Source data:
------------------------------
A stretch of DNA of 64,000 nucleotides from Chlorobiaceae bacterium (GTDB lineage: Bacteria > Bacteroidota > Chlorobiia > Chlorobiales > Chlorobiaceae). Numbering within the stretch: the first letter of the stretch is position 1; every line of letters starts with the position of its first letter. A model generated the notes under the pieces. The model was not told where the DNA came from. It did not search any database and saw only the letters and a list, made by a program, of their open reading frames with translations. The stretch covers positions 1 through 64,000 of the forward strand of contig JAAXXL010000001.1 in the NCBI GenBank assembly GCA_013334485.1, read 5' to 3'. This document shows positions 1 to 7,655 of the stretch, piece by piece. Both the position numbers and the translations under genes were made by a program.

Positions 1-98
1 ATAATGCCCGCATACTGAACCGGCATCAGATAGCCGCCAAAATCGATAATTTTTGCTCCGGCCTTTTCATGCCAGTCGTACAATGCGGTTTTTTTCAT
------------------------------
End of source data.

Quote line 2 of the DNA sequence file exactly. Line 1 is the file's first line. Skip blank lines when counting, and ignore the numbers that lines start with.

Positions 1-98